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Intel has announced a new "application-ready platform" that it says will help automakers get customized in-vehicle systems up and running more quickly and efficiently. Intel In-Vehicle Solutions Compute Module Want to fill your car with digital delights? This board can help (click to enlarge) "We see the real value here is …

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Silver badge
Coat

Fine by me...

As long as I don't have to put a stupid 'Intel inside' sticker on my car...

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Alien

Que?

When did Intel create Internet of Things group?

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Re: When did Intel create Internet of Things group?

Last November – should have pointed that out; my bad.

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Silver badge

What's the value proposition for x86 in a car?

Automakers have been primarily using PowerPC for the past 15 years or so for embedded use, but since it was a low margin market Intel had no interest in it. Now they're sniffing around thinking they can make some money in the future and trying to get themselves in, but I see no reason why GM, Ford, Toyota, VW et al should be interested in Intel's solutions. The ISA doesn't matter, there's no backward compatibility requirements, no need to run Windows applications.

As with mobile, Intel is far too late to the party, and will fail miserably because they can't compete on price which is what it comes down to in this market. They have to try to sell it to keep the shareholders happy, and this failure will be swept under the rug and ignored when they go on to the next hyped market a few years down the road. Maybe robotics.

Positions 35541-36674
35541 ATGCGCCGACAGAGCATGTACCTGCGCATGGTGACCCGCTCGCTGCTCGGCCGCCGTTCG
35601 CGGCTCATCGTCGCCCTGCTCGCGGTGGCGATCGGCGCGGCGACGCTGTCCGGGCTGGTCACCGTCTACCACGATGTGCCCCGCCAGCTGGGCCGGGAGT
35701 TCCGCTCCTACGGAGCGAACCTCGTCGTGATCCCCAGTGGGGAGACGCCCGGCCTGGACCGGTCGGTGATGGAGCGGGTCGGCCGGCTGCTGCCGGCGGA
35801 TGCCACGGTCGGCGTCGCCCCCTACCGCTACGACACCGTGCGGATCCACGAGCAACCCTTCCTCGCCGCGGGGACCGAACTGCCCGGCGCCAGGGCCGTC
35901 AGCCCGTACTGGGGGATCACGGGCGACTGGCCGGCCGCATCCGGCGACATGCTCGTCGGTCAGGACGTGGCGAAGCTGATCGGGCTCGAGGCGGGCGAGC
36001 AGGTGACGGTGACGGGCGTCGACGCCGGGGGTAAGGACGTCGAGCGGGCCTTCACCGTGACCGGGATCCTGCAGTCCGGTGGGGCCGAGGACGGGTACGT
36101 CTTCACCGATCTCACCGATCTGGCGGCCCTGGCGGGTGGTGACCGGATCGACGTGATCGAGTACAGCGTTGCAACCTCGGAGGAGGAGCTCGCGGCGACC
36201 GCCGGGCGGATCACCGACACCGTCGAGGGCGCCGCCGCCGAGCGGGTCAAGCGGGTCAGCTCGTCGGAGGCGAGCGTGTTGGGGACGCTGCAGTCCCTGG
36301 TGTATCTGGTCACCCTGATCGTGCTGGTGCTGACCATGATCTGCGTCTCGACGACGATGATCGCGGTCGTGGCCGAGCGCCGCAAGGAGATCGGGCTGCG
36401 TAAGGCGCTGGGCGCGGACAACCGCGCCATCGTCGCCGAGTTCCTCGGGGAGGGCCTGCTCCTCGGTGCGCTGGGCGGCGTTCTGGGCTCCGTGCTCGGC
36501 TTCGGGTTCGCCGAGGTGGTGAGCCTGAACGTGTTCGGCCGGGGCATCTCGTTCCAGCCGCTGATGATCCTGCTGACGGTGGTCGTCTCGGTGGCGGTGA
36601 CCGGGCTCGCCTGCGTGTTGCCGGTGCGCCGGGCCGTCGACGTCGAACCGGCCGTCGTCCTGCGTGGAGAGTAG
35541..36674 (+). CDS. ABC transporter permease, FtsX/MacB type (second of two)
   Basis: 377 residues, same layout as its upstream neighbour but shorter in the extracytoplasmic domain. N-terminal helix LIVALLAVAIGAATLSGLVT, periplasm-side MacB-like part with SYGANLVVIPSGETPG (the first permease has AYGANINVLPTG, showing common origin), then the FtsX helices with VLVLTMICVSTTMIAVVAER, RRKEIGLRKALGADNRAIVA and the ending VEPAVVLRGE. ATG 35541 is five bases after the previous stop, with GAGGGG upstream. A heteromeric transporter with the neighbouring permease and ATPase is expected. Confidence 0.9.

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Anonymous Coward

Re: What's the value proposition for x86 in a car?

Maybe. But robotics and intelligent/driverless cars will have alot more in common than you might think. You'd want your giant killer robot arm to be able to recognise a moving obstacle (ie a human) and work around them wouldn't you?

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Anonymous Coward

Re: What's the value proposition for x86 in a car?

Same as it is anywhere where the IT department don't make the rules and the "system builders" aren't amenable to strongarm tactics to ensure they stay with Intel across the product range.

Especially so in this case as this product family has already accepted that Windows is irrelevant.

But you knew that :)

Where does (Intel-owned) Wind River's IVI stuff come into this picture? Or maybe the dead hand of Intel has killed that too?

http://www.windriver.com/services/automotive_IVI_solutions_and_telematics.html

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Re: What's the value proposition for x86 in a car?

The recent focus on server power and mobile battery life means that you now get more MIPS per Watt from an Intel processor than from anything else (ARM included).

Also, they now have a synthesisable Atom core and if Rockchip can use it then so can Bosch.

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Anonymous Coward

Re: What's the value proposition for x86 in a car?

"more MIPS per Watt from an Intel processor"

"synthesisable Atom core"

OK, fine, let's just take those at face value.

To sell this stuff and get people to move off known and trusted incumbent(s), the Intel stuff has to be attractively cheap per chip, especially after factoring in any porting costs.

How do Intel make this produc range attractively cheap whilst not correspondingly destroying their margins on the rest of their x86 cash cows?

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Re: What's the value proposition for x86 in a car?

"How do Intel make this product range attractively cheap whilst not correspondingly destroying their margins on the rest of their x86 cash cows?"

Example : Moorefield 4core Atom is 70sqm yields 800 die per wafer

wafer cost $3000 - die cost $3.75. Assembly cost $2 sell for $12 - Margin 50+%

Simples!!! And all done in a fully depreciated, paid for, last generation Fab!.

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Anonymous Coward

Re: What's the value proposition for x86 in a car?

Right. You think you've covered how Intel make them cheap. That just leaves how Intel preserve the prices (and profit) of the mid and high end of the x86 range for more than a year or three once the bargain basement Moorefields and what have you are adequate for 80%+ of the PC market in general.

That should be interesting.

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Gold badge
Unhappy

And the price of this equipment is

"Reassuringly expensive"

I think so.

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